“It is important that we better understand living situations and housing-related stressors beyond age 21, and associated risks and resources, so that service providers and policymakers can develop greater supports for these [foster] youth as appropriate into young adulthood,” said Curry.

Curry will also examine on a national scale how social and cultural patterns may factor into this issue.

While Curry’s work will examine a nationwide issue, three recipients of the award will focus their research on issues within UCLA. Elizabeth Calixtro, a master of Public Policy student; Kevin Medina, a master of Social Welfare and master of Public Policy student; and Nisha Parekh, a master of Public Policy and Law student, were selected for their proposal to evaluate diversity and equity programming at UCLA in conjunction with the Office of Equity, Diversity and Inclusion.

“We plan to use the data we collect to create feasible recommendations for the UCLA Office of Equity, Diversity and Inclusion (EDI) regarding ways to harmonize the various EDI-related efforts across campus,” said Medina. “EDI was created less than a year ago, and we aim to provide recommendations that will further this harmonization project.”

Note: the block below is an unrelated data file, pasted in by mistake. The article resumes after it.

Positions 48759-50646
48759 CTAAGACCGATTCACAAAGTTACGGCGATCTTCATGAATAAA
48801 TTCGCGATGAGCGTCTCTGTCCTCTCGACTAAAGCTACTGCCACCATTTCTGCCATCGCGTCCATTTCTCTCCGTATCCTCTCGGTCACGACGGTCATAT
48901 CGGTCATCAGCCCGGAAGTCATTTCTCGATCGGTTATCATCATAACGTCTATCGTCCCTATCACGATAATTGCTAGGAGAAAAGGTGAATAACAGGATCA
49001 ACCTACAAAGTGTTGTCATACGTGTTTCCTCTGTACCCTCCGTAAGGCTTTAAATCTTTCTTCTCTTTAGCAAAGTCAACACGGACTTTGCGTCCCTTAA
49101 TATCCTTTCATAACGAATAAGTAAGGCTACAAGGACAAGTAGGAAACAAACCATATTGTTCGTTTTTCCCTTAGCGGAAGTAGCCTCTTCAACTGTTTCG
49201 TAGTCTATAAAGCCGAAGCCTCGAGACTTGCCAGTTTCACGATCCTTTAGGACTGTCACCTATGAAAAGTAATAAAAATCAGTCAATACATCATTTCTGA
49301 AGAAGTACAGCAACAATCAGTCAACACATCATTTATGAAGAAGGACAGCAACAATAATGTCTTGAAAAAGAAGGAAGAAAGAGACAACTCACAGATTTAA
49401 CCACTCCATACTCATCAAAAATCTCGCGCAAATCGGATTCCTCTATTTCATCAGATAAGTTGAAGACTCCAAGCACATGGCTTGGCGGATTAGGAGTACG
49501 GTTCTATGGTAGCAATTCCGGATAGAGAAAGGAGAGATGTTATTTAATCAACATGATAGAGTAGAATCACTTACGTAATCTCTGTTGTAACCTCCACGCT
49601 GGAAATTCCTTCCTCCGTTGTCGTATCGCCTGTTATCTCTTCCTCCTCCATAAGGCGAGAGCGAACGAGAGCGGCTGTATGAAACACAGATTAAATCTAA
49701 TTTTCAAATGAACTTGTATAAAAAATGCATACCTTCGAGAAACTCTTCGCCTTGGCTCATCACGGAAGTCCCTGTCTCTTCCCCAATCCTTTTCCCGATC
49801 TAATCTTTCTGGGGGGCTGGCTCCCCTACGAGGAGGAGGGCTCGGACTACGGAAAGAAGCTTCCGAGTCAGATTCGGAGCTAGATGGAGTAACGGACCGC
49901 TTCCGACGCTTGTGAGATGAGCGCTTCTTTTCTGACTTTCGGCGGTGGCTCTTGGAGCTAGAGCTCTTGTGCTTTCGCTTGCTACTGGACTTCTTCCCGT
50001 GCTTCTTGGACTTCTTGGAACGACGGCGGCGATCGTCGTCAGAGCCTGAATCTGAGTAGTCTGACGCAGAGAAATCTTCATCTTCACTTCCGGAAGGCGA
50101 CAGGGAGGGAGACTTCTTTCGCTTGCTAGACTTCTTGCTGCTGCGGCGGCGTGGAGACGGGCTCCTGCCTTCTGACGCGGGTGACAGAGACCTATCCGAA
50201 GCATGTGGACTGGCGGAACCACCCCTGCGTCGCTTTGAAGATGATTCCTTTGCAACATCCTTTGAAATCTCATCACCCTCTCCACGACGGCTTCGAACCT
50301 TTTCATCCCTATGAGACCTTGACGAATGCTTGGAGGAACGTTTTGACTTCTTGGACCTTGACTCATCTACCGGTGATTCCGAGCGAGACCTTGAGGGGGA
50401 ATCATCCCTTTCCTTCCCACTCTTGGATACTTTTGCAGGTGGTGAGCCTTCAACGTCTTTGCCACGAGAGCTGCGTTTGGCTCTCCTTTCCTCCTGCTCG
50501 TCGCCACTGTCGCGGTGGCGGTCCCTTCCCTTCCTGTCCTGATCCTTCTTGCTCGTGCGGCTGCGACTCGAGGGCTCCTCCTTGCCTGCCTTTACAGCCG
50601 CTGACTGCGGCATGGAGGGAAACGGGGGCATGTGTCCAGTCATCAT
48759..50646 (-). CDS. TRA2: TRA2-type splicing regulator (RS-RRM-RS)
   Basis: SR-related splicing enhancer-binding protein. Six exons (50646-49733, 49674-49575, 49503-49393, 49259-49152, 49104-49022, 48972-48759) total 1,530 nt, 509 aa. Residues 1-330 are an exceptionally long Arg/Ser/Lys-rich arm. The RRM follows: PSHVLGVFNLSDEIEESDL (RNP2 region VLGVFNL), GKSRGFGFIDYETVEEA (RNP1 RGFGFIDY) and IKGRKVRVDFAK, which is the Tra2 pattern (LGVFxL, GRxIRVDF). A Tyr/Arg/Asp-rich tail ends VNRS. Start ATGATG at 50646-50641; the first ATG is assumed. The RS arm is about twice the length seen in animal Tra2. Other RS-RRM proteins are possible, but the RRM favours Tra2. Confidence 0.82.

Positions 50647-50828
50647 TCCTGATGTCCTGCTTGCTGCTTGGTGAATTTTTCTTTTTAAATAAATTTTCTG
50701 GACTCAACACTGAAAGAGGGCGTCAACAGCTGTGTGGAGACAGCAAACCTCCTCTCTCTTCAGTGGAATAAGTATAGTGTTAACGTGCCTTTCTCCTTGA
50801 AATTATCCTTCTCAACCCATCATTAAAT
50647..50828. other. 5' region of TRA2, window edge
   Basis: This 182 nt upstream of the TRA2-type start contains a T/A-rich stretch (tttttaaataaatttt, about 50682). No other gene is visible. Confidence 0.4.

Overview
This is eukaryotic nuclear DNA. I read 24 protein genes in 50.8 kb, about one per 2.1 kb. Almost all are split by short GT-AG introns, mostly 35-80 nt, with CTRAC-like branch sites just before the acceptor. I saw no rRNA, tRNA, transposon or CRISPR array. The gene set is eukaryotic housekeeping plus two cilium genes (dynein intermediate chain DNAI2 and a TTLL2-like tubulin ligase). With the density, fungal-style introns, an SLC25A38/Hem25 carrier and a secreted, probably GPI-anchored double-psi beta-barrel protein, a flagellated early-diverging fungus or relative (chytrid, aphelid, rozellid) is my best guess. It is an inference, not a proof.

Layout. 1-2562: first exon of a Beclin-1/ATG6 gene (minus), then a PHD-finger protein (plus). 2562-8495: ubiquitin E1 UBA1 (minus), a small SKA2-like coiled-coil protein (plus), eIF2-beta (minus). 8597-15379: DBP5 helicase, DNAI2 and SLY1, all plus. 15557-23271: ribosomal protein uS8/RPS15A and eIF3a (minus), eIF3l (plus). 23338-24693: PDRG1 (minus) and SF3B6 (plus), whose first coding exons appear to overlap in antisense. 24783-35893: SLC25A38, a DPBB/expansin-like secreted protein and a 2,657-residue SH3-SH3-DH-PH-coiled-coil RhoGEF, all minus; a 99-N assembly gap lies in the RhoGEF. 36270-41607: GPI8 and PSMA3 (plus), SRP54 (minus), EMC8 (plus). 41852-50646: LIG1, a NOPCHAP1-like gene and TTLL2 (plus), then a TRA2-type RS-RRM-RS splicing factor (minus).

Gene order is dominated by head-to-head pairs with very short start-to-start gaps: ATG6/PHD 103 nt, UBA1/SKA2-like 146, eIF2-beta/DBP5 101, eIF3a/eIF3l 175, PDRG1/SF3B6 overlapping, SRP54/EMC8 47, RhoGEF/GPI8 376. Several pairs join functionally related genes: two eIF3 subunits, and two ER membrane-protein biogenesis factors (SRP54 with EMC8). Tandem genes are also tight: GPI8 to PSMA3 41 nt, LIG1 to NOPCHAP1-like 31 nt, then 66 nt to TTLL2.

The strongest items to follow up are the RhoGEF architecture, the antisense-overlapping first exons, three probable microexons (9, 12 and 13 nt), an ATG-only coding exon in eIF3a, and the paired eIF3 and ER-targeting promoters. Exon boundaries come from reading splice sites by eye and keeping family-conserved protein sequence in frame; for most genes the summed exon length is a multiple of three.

All three members of the team have backgrounds in social justice work, allowing for them to advance the mission of the award while also utilizing their combined experience to create change within UCLA.

“We felt that selecting a topic addressing equity issues would allow us to bring together multiple lenses and skill sets to create an impactful policy project,” said Medina. “This award provides us with the necessary and scarce resources to actualize our ambitious vision for our policy project.”

The team will be evaluating the EDI’s programs through focus groups, interviews and a campuswide survey. They will also be contacting universities similar to UCLA in order to understand how other schools implement diversity and equity programming. With the implementation of a new undergraduate diversity requirement for UCLA College freshmen, this study may play an important part in the development of these courses.

Other award recipients are Marylou Adriatico, a master of Social Welfare student, and Joanna L. Barreras, Charles H. Lea III and Christina Tam, all doctoral candidates in Social Welfare.